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Amylopectin Molecular Structure from Different Banana Cultivars and its Influence on the Formation of Structurally-Driven Slowly Digestible Starch

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dc.contributor.advisor Martinez Martinez, Mario
dc.contributor.author Yee, Josephine C
dc.date.accessioned 2019-08-22T19:29:32Z
dc.date.available 2020-01-01T06:00:58Z
dc.date.copyright 2019-08
dc.date.created 2019-07-23
dc.date.issued 2019-08-22
dc.identifier.uri http://hdl.handle.net/10214/16935
dc.description.abstract In high glycemic index starchy foods, hydrothermal processing causing gelatinization results in starch being more rapidly digested by α-amylase. Understanding the structural properties that increase the propensity to form structurally-driven slowly digestible starch (SSDS) would have major impact on consumer health. Starch from 6 banana cultivars (Enano Gigante, Morado, Dominico, Hembra, Macho, and Manzano) were analyzed for their structural, functional and digestive properties. Digestion of all banana cultivars was found to be two-fold lower than the maize counterpart after one and 7 days storage, most noticeably in Manzano. The combination of higher amylose content, smaller amylopectin molecular weight, and lower proportion of A-chain fingerprints could result in higher mobility and better alignment properties of amylopectin, leading to the formation of more SSDS. Results from this study will contribute towards a better understanding of banana starch structural properties and their role in developing low glycemic index foods. en_US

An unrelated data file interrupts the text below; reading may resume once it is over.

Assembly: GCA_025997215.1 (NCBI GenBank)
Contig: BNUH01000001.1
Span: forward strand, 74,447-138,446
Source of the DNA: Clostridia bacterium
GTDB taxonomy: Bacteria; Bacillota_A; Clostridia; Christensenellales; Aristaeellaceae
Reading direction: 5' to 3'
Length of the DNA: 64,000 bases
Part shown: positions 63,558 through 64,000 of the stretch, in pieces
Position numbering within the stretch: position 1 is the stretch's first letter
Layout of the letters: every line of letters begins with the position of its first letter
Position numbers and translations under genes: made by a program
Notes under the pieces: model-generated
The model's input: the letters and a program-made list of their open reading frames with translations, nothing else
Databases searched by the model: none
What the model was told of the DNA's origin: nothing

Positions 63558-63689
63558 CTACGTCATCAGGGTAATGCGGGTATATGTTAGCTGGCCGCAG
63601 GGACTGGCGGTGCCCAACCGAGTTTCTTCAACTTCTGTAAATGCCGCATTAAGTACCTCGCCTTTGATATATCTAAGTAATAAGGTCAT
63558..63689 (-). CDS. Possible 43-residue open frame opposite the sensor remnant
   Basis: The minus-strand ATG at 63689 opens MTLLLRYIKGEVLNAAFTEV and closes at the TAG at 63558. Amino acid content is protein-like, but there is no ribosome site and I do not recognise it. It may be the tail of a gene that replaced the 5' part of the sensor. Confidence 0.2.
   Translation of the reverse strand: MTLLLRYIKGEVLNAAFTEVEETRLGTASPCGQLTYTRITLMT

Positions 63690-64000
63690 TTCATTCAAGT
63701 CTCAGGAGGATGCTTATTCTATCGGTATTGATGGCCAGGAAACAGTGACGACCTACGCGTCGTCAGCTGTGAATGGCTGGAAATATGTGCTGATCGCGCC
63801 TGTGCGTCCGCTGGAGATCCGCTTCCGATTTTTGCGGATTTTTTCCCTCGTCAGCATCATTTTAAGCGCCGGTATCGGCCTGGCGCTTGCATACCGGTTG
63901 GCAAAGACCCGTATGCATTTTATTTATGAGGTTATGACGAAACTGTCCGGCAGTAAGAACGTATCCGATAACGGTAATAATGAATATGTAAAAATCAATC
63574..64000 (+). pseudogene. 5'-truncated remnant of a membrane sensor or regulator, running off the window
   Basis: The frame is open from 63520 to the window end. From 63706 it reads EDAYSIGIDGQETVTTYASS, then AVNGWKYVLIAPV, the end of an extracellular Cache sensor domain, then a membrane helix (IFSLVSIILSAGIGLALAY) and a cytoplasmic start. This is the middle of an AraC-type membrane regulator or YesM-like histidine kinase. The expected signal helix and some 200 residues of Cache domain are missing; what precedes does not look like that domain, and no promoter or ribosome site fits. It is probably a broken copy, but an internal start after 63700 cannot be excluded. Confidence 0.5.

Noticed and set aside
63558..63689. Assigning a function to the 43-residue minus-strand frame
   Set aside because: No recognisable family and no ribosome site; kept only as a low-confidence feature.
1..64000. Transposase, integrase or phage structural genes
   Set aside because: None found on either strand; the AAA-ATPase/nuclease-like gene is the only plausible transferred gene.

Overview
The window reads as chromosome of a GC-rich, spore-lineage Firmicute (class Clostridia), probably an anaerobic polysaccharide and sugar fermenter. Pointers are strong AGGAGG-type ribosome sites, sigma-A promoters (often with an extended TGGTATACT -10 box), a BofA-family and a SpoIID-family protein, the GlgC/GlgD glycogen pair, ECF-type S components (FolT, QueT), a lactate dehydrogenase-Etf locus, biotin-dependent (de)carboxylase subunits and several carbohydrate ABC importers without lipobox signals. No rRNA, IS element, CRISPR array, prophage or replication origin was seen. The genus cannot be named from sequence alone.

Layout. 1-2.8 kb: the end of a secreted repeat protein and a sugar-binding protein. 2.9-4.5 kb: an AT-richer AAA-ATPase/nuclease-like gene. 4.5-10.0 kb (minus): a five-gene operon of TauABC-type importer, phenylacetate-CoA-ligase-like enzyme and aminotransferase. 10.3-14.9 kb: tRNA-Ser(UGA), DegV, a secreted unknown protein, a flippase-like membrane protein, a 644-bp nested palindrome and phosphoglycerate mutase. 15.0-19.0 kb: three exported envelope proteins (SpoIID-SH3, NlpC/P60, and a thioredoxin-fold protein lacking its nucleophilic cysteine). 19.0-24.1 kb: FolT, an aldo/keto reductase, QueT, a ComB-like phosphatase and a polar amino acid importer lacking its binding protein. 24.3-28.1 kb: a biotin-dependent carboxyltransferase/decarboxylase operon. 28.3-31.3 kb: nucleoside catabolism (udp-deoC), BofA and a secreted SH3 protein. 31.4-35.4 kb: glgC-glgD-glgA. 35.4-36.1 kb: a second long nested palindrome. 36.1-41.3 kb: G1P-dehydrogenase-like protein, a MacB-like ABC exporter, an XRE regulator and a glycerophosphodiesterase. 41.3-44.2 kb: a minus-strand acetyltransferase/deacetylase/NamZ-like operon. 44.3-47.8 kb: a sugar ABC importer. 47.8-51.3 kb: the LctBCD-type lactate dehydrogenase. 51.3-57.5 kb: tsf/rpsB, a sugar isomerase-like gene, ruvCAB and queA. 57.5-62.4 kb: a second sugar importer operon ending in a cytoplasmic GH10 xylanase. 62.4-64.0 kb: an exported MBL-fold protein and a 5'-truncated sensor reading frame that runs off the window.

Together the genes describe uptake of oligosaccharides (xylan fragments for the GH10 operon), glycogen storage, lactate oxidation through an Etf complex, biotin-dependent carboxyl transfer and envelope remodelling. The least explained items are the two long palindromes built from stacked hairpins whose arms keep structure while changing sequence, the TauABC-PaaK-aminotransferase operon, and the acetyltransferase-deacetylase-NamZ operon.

dc.language.iso en en_US
dc.subject starch en_US
dc.subject amylopectin en_US
dc.subject in vitro digestion en_US
dc.subject retrogradation en_US
dc.subject rheology en_US
dc.title Amylopectin Molecular Structure from Different Banana Cultivars and its Influence on the Formation of Structurally-Driven Slowly Digestible Starch en_US
dc.type Thesis en_US
dc.degree.programme Engineering en_US
dc.degree.name Master of Applied Science en_US
dc.degree.department School of Engineering en_US
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